What can be measured, can be improved.
With air pollution being the world’s leading environmental health issue, with 91 percent of the world’s population living in places with air quality exceeding World Health Organization limits – measuring and monitoring air quality effectively is an increasingly critical problem. Organisation for Economic Co-operation and Development reports indicate that healthcare costs associated with air pollution-related illnesses will increase nearly nine-fold from $21 billion to $176 billion, between 2015-2060. There is a need for localized, cost-effective, reliable solutions that are accessible, and accurate enough.
Developed by two Columbians in Bogota, Alvaro Vanegas and Daniel Bernal, CanAirIO is a low-cost, open-source air quality monitoring solution that empowers citizens to track, record and share information regarding air pollution in their local environments. Air monitoring is usually officially managed by civil or municipal authorities with a few large, expensive air monitoring networks using traditional sensors in select locations. These solutions typically cost between $30,000 – $100,000 and reporting is limited from a few spots controlled by and directly accessible largely to officials. Further, the limited deployment (just about 10,000 stations worldwide reporting real-time) along with inconsistencies in measurement of air pollutants targeted has resulted in air quality monitoring today which is neither universal nor as readily available to guide decision-making and awareness.
With CanAirIO, any ordinary citizen can build the device in a few hours and deploy it as a mobile or fixed station that reports air quality (PM 1, 2.5, and 10 values) at a local-level, to directly identify or confirm sources of pollution, and where the air is safe or not. It can be used for mobile monitoring, using an app, cellphone and Bluetooth, or static monitoring, using WiFI. With the cloud, this data can be shared publicly, and citizens can track air quality in multiple areas using the app. The more devices there are, the larger and greater number of inputs the network has. It is precisely such low-cost, effective solutions that can fill the huge gaps in traditional air quality monitoring, and empower individuals.
For instance, in Bogota, it helped confirm existing public transportation – buses, as the primary cause of air pollution in the city, and that the air quality was ten times worse when traveling in these buses. In the hands of residents at a local level, this information pressured state authorities to adopt new, cleaner buses into the public transport system. While CanAirIO isn’t as accurate as traditional equipment, it provides information accurate enough to track trends and forecast patterns that can guide democratized decision-making, and allow air quality to be measured anywhere, by anyone. These solutions can be used while moving, worn while walking or running, on a bike or car, or while stationary, inside a home, factory, or outside in key areas of a city. Data is made available to residents real-time to inform, and to validate official data.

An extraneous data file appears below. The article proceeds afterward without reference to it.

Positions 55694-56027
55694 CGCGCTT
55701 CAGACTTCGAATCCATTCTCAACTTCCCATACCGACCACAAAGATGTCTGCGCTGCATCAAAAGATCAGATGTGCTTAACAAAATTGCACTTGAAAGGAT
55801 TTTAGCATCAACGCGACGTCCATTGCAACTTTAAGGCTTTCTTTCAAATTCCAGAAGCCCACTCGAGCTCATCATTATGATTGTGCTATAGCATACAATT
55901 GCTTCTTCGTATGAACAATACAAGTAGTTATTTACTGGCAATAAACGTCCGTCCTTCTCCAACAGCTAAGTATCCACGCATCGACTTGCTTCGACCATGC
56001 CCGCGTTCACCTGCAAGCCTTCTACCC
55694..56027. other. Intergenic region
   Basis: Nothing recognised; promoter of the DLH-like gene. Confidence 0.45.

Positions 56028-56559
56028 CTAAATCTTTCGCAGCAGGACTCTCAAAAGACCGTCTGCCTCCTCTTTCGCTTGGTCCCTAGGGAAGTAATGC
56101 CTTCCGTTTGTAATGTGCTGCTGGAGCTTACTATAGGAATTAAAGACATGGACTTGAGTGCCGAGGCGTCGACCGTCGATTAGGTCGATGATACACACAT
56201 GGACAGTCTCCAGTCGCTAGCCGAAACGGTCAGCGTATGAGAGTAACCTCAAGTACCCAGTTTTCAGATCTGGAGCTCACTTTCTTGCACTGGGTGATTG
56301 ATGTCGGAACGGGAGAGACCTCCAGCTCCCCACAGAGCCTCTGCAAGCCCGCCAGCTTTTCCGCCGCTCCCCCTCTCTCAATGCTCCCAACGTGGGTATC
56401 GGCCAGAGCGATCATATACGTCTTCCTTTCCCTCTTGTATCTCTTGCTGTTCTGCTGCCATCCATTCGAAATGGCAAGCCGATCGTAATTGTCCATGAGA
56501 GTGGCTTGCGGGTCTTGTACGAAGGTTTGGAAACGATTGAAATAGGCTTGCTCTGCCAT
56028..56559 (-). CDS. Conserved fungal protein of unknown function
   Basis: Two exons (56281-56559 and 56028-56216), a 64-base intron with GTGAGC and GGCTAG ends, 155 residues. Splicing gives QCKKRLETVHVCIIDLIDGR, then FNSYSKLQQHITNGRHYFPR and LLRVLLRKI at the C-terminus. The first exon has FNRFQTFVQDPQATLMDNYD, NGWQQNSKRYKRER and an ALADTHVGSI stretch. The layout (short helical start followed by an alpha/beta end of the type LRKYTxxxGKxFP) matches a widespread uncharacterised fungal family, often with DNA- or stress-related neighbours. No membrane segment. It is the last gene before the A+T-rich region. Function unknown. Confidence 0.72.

With a cost of just $50 to $100 to develop, CanAirIO is available freely to individuals across the world, and uses open-source code and off-the-shelf hardware to improve accessibility. In addition, the box holding the components and sensors can be 3D printed in PLA using design files provided by CanAirIO.
In these low-cost air quality monitoring solutions, 3D printing can be used to build cheap, custom and effective housings, enclosures and adapters for the sensors and electronics. 3D printing has also enabled filtering and containment enclosure solutions for toxic or harmful gases released while the printer runs, as we have seen with 3D Print Clean. In addition, there are a whole array of DIY products that can be 3D printed.
For CanAirIO, workshops have been delivered on YouTube in how to build the air sensor module as the founders seek to reach and empower communities and individuals across the world. Its founders believe such citizen-driven projects and citizen networks are critical to mapping, independently validating, and addressing air pollution globally at the individual and community level.
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